The Torah’s “law of the parapet” (Deuteronomy 22:8) answers Questions 1 and 2. When building a house, a person must build a parapet around the roof, “that you should not bring any blood upon your house, if any man falls from there.”
This mitzvah, this commandment, is subject to the broadest interpretation. (See the Babylonian Talmud, Tractate Bava Kama 15b.) Maimonides, in his Mishneh Torah, The Laws of Murder and the Preservation of Life, Chapter 11:4, explains, for example, that this includes “everything that is inherently dangerous and could, in normal circumstances, cause a person to die.” Anything that fits that bill requires a “parapet” around it, meaning every effort must be extended to prevent the item from causing unintentional harm.
Other commentators also note, as does Rabbi Samson Raphael Hirsch, that this mitzvah even requires “local civil authorities to intervene to have anything at all which might be dangerous removed” from a person’s premises. (See his commentary on the verse.)
Distinction must be made between the offensive weapon required by military and police personnel, and the defensive one that alone should be permissible to ordinary civilians. While a “parapet” is required for both, the nature of the protective device is necessarily different for each. The offensive weapon must be safe enough to reasonably protect against mishaps, but not so encumbered that it is virtually useless in the field. The defensive weapon must also be able to be used if the need arises, but the degree of protection against mishaps must be greater.
Simply stated, then, guns intended for self-defense must have the best available protection against accidental or unauthorized use, or else they may not be brought into the home.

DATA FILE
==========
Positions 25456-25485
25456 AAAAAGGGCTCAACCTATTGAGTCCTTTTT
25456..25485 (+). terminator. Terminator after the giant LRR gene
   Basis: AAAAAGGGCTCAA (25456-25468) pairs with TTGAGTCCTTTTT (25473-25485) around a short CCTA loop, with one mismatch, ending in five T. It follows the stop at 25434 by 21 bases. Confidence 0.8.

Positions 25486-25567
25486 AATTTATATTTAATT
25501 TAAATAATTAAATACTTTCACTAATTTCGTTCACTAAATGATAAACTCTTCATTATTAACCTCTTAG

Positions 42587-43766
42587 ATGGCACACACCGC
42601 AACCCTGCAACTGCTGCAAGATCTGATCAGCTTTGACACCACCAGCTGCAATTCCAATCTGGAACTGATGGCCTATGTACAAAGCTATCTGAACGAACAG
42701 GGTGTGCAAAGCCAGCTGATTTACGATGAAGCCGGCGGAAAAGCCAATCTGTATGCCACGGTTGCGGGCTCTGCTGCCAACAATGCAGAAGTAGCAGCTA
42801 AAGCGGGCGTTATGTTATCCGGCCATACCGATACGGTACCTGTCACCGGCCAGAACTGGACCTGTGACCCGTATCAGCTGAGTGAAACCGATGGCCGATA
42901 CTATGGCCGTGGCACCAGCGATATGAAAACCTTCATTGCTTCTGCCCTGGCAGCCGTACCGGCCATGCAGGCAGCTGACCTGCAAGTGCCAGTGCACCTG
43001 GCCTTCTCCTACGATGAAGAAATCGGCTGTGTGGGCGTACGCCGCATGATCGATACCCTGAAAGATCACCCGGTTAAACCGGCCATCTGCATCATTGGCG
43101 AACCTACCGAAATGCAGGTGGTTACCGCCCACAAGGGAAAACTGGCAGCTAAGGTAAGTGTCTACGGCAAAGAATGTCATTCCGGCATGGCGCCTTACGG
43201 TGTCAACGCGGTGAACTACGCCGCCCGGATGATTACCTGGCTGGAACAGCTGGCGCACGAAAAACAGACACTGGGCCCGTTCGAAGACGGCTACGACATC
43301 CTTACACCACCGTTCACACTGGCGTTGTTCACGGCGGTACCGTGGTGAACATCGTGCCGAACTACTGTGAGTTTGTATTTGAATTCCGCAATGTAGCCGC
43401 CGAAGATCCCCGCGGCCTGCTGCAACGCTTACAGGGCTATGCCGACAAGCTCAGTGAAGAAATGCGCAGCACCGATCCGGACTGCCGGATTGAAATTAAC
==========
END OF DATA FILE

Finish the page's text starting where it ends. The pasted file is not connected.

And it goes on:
The third question is more difficult. What if no one manufactures a weapon of self-defense that uses the best available protection against accidental or unauthorized use? If there is a perceived or well-established need for self-defense weapons, does the “parapet” requirement prohibit obtaining such a weapon despite the need?
The simple answer is no. Preservation of life takes precedence over virtually everything else. (See especially BT Yoma 84b.)
The more complicated answer requires evaluating a variety of factors (including providing the answer to question 4). Among these are whether the danger is real or imagined; whether other modes of defense would accomplish the same end; and whether the degree of protection the gun owner must provide against mishaps is so great that it renders gun ownership moot in any case; and so forth.
Obviously, once it is in the house, the gun must be kept in a place secure enough that it is absolutely — not virtually — childproof. If that is not possible, then halachically perhaps gun ownership is not possible in homes with children.
If you need an additional incentive, consider this: Between the time I began writing this column on Tuesday morning and it arrives in your mailbox midday Friday, at least 28 children will have died in an act of gun violence. Four more will die before kiddush is recited. Shabbat shalom?